How to Embrace A Weather Day

So, you’re going on a hut trip. You’ve been promised the backcountry ski lines of your dreams, incredible views, and a roof over your head. If you’re lucky, you’ve got a week to spend exploring untouched powder, away from the masses, in some incredible locale. Or, if you’re like me, you’ve just got four days off work. Two of them will be spent driving, approaching, and traversing out. That leaves two days for what you really came for: the skiing. But what if a storm rolls in? If you’re at a forest service hut or backcountry Yurt in Montana, you go ski trees. Fun! If you’re way above treeline in Alaska, you might be S.O.L. 

Taylor and I found ourselves in this exact predicament a few weeks ago at Hatcher Pass. Having dreamed of completing the Bomber Traverse on skis for years, we took advantage of a good-looking weather window, stable avalanche conditions, and some weekdays off, and headed for the Talkeetna Mountains.  As any smart skier knows, weather reports are subject to being dead wrong. After a bluebird 9- mile approach, we watched a storm build behind us in the afternoon, and overtake us right as we reached the Mint Hut. Optimistic that the next day would bring clearer weather, we expected to proceed on with the traverse as planned. But the weather had other plans. 

 A bluebird day for our 9-mile approach!

A bluebird day for our 9-mile approach!

 Not bluebird, but not bad upon arrival at the Mint Hut.

Not bluebird, but not bad upon arrival at the Mint Hut.

8am, whiteout conditions. “That’s okay, we’ll do a slow breakfast and wait for it to clear up.”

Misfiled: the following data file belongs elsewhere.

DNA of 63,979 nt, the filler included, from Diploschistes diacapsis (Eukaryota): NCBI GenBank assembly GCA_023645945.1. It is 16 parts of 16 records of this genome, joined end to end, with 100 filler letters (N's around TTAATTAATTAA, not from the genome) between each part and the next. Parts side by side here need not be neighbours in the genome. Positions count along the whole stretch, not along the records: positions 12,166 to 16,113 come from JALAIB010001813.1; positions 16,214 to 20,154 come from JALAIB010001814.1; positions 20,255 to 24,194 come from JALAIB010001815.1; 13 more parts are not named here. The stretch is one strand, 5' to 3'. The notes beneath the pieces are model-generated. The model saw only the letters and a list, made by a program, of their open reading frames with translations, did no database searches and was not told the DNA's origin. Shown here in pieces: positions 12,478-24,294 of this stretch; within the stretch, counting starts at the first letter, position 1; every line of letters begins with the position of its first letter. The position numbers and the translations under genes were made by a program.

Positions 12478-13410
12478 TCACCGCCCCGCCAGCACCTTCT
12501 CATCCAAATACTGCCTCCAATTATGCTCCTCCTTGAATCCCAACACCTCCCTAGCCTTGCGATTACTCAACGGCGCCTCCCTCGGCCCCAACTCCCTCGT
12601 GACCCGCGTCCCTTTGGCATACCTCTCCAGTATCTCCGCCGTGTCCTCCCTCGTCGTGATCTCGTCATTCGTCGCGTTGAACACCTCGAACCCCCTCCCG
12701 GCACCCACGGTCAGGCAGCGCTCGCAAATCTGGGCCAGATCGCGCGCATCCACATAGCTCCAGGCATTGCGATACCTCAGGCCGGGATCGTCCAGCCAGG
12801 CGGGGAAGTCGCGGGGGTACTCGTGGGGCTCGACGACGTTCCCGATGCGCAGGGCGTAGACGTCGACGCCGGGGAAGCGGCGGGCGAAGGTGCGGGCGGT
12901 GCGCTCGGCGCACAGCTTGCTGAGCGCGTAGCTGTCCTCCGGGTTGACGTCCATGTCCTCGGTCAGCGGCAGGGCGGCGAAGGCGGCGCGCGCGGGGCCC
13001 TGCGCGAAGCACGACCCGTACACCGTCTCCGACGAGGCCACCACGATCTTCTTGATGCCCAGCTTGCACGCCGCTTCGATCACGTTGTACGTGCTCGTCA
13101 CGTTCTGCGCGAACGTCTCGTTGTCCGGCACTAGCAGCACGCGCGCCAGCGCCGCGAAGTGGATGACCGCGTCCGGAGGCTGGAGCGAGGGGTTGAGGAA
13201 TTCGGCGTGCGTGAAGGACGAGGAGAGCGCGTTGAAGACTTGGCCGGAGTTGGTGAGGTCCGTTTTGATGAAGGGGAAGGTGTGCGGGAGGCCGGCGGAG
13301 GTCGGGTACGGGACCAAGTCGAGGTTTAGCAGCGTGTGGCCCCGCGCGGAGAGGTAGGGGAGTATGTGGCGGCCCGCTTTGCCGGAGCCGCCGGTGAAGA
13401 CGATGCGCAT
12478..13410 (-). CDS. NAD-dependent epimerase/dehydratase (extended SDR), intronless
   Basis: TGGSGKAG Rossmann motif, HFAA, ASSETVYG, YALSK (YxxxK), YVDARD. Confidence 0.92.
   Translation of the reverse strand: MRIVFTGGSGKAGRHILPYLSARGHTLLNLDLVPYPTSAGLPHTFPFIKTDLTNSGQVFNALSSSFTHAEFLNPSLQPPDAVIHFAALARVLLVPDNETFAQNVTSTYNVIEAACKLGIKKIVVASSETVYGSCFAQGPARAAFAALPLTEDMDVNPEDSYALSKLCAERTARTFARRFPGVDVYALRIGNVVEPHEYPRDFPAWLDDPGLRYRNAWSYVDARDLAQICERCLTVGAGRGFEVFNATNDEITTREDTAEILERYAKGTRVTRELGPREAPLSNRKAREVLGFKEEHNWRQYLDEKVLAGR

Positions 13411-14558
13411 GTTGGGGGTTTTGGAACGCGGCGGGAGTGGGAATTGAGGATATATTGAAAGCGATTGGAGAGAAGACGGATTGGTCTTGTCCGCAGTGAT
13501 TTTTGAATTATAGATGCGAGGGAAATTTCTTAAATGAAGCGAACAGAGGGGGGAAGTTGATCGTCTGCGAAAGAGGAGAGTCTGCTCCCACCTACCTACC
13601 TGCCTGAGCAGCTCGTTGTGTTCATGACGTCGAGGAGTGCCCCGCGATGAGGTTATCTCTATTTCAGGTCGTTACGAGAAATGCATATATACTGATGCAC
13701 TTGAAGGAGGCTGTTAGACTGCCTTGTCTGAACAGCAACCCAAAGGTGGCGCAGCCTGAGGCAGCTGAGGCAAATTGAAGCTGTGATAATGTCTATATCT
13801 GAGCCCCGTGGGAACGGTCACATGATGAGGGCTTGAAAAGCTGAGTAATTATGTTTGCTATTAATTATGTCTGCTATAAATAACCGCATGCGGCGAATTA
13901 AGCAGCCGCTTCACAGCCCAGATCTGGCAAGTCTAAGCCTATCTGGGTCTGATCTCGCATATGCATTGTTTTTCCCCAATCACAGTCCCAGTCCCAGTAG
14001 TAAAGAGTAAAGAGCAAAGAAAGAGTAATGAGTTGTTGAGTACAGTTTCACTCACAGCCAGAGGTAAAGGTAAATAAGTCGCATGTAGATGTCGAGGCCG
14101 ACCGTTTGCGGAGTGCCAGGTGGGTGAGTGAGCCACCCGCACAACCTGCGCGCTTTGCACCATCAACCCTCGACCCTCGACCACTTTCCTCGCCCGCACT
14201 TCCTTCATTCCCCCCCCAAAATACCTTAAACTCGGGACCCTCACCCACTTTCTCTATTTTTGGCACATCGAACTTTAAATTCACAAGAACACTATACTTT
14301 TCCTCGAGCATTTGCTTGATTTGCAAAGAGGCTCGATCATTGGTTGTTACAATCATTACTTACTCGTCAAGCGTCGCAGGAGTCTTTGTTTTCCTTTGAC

10am, snow still falling heavy. “It stays light pretty late now, we can definitely make the Bomber Hut and ski a lap or two even if we don’t leave til 1pm!”

12pm, outside is the inside of a ping pong ball. “Fighting.... off... acceptance... that.... we.... might.... be.... STUCK.”

I’m not sure if we admitted it out loud, but by noon, we knew we weren’t going anywhere. I personally still held on to a glimmer of hope that the weather would break by evening, allowing us to do some sunset exploration nearby, but our hopes of skiing the Bomber Glacier and making the Bomber Hut on Day 2 were definitely dashed. When above treeline and traversing glaciers, travel is not advised in whiteout conditions unless absolutely necessary. With nothing to orient yourself by, it can be impossible to tell up from down. The world has no edges, and one can easily stumble upon the precipice of a cliff without knowing it’s ahead. So, feeling somewhat dejected, we did our best to embrace the weather day. Here are my tips for making the best of a snowed-in situation:

 When this view turns to....

When this view turns to....

 ...this, you're in a true white-out.

...this, you're in a true white-out.

 

1- READ A BOOK

 Taylor finds some amusement in the Mint Hut Log.

Taylor finds some amusement in the Mint Hut Log.

If you were smart, you brought something to read. It’s a hut trip after all. You didn’t have to pack a tent, so you might as well shove a little paperback in that fast-and-light pack of yours! If not, Hut Logs prove to be pretty entertaining. The Mint Hut logbook dates back to the early 90‘s. If read from cover-to-cover, it provides ample information as to where to locate secret mythical hot springs, how much whiskey has been consumed over the history of the Mint Hut, and the number of dogs that have completed the Bomber Traverse. Fascinating! Some entries remind you to be thankful that you’ve got the hut to yourselves. More interesting posts detail climbing routes and clever trip reports. In addition to the Hut Log, Taylor and I were happy to have brought along Mike and Andy’s Glacier Mountaineering Book. Practicing knots and discussing glacier travel strategy helped to pass the time after the Hut Log was exhausted.